Spring will come again but there’s no need to overlook your garden in the meantime.
If things are looking stark out there, adjusting the plant palette can turn blasé into beautiful. Adding evergreen plants is an easy way to create a lush-looking winter garden in the Maritime Pacific Northwest.
In past blogs, I’ve mentioned the importance of using evergreen shrubs to provide unifying structure when perennials are dormant and deciduous trees are bare.
This blog focuses on evergreen ground covers that make the whole garden look more vibrant, especially during wintertime.
Below are some of my favorite, easy-to-grow evergreen ground covers that will brighten up any garden.
Pachysandra terminalis sp. (Japanese Spurge) has glossy, apple green foliage that reflects light even on dark, overcast days. For best performance, plant it in rich, loose soil in dappled shade where it will get some supplemental water during summertime. A woodland environment is ideal. Once established, Pachysandra is vigorous – becoming a dense, fluffy carpet of green about 6″ high. Although not invasive, it spreads vigorously by underground roots and will quickly outgrow a small space. It can be contained by a border, but will decline if its roots have nowhere to go. Occasional shearing will promote new growth and keep Pachysandra from getting leggy.
Euonymus fortunei ‘Kewensis’ (Wintercreeper) has tiny, deep green leaves along vining stems that comprise a dense, twiggy plant. Wintercreeper thrives in average or better garden soil in a part sun location with afternoon shade. It will tolerate more sun if it gets ample water. Once established, occasional shearing will keep it looking tidy and encourage a low, dense habit. If left untrimmed, sprays of its vine-like stems may develop into unusual looking upward sweeping pointed waves that are sure to be a conversation piece.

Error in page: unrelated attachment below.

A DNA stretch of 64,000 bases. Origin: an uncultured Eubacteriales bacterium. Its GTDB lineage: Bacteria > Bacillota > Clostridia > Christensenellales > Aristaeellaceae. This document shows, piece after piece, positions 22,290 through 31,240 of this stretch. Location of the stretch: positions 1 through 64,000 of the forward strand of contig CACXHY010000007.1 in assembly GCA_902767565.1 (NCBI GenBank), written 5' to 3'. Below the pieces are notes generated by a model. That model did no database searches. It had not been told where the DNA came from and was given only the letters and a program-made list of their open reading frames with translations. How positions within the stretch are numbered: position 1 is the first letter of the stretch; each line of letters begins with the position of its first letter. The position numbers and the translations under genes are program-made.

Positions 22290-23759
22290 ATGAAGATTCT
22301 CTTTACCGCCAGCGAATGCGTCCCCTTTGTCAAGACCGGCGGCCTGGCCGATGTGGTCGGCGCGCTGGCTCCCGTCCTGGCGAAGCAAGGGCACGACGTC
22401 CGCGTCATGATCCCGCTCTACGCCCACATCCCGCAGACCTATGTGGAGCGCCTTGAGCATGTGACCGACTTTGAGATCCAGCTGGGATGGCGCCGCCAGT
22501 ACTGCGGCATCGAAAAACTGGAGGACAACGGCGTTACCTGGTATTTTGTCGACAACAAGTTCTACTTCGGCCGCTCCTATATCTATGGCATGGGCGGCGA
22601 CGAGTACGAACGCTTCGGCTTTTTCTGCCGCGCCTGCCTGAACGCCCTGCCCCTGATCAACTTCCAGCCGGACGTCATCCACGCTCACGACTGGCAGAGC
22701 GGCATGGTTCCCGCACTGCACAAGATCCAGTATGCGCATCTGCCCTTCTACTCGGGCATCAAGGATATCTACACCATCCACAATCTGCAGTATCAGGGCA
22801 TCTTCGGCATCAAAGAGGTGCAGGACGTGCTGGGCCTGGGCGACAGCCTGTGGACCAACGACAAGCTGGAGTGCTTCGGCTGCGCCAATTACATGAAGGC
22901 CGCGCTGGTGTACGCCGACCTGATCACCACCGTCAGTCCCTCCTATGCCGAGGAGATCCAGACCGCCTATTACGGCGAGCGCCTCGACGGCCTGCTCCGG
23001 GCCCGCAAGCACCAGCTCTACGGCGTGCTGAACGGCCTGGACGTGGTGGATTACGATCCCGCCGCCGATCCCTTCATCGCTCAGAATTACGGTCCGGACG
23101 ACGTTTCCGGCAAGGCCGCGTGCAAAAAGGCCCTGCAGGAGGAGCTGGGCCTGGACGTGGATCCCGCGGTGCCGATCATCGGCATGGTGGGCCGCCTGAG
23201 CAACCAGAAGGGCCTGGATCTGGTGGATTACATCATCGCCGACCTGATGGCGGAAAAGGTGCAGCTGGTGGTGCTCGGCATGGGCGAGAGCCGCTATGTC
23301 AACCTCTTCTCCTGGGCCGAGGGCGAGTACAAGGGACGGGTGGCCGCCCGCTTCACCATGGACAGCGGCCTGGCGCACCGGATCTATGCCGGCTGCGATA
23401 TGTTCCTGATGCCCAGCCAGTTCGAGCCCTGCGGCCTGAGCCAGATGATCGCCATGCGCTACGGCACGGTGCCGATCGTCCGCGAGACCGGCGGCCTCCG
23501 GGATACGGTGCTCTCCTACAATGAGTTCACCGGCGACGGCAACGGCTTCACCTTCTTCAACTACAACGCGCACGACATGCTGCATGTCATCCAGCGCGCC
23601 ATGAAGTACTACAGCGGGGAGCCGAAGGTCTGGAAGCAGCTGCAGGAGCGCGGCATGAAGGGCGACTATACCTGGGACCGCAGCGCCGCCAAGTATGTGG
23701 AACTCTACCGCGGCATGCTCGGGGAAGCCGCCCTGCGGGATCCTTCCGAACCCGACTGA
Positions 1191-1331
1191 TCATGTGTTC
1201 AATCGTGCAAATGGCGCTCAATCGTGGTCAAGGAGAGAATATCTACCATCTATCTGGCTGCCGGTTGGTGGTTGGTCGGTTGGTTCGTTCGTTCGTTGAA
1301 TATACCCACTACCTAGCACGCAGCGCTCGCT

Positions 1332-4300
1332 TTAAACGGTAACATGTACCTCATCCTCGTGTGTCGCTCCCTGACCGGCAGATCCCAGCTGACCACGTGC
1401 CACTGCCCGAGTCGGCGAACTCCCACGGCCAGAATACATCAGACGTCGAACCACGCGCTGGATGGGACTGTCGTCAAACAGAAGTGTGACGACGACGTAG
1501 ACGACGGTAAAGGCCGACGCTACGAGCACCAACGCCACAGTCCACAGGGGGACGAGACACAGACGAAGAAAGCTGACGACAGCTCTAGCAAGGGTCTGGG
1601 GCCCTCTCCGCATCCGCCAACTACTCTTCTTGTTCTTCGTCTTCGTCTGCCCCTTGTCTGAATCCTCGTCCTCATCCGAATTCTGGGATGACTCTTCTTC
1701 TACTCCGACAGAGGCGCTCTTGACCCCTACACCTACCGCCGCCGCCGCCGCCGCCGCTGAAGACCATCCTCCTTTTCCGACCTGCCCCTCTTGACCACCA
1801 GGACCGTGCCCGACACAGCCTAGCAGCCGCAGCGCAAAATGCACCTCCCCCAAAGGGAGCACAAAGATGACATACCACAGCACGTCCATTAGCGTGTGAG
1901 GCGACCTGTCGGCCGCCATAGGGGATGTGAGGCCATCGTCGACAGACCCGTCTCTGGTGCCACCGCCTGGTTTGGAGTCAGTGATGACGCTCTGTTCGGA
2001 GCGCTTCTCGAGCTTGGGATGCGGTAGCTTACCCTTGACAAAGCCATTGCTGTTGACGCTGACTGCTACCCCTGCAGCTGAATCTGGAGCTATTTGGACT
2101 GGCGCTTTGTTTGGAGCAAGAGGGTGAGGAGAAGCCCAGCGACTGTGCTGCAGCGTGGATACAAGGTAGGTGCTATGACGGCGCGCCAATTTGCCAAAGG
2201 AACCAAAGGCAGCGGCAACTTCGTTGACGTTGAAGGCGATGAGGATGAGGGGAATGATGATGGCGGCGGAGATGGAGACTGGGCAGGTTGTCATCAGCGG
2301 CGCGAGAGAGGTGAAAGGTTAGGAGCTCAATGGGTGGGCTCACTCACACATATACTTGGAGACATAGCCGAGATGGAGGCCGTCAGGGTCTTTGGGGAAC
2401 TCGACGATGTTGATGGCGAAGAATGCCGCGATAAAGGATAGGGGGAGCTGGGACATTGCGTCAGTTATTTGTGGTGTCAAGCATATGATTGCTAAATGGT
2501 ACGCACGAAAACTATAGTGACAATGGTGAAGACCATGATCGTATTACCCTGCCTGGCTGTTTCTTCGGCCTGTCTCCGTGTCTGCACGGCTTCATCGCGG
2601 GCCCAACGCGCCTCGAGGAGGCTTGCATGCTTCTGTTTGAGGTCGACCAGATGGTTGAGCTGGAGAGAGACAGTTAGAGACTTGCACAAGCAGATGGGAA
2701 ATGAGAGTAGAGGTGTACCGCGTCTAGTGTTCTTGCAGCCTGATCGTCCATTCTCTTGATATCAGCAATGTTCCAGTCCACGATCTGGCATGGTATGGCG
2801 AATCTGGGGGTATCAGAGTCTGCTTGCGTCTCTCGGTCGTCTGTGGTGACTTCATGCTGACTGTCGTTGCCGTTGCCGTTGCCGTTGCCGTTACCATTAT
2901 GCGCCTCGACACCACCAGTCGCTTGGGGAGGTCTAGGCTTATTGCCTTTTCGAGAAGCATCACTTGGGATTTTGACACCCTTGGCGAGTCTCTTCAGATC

Prunus laurustinus ‘Mount Vernon’ (Mount Vernon Laurel) has bright green narrow foliage about 4″ long. It is ideal for large areas and its stiff, pointed foliage has a bold texture that can provide excellent contrast with surrounding plantings. Although it can be grown as a small shrub, regular pruning and thinning keeps Mount Vernon laurel healthy and encourages lush new growth and good lateral coverage that forms a mat of undulating foliage about 12″ high. Like other laurel, it is not picky about soil and needs only minimal supplemental water once established.
When planting ground cover (with few exceptions) avoid dry, rocky and compacted soil unless it is adequately amended. Soil always reverts to it original form, so select plants that will thrive in the native soil if you want the best results for the least amount of work. Before planting near existing trees and plants, make sure their root mass will not be damaged by digging and that there is enough loose soil available for the ground cover to grow a healthy root system.
Planning garden upgrades this winter is a great way to prepare for spring!
If you’re looking for more ideas, please contact me for a design consultation to learn about landscape design or how to maximize the impact of plantings for any spot in your garden.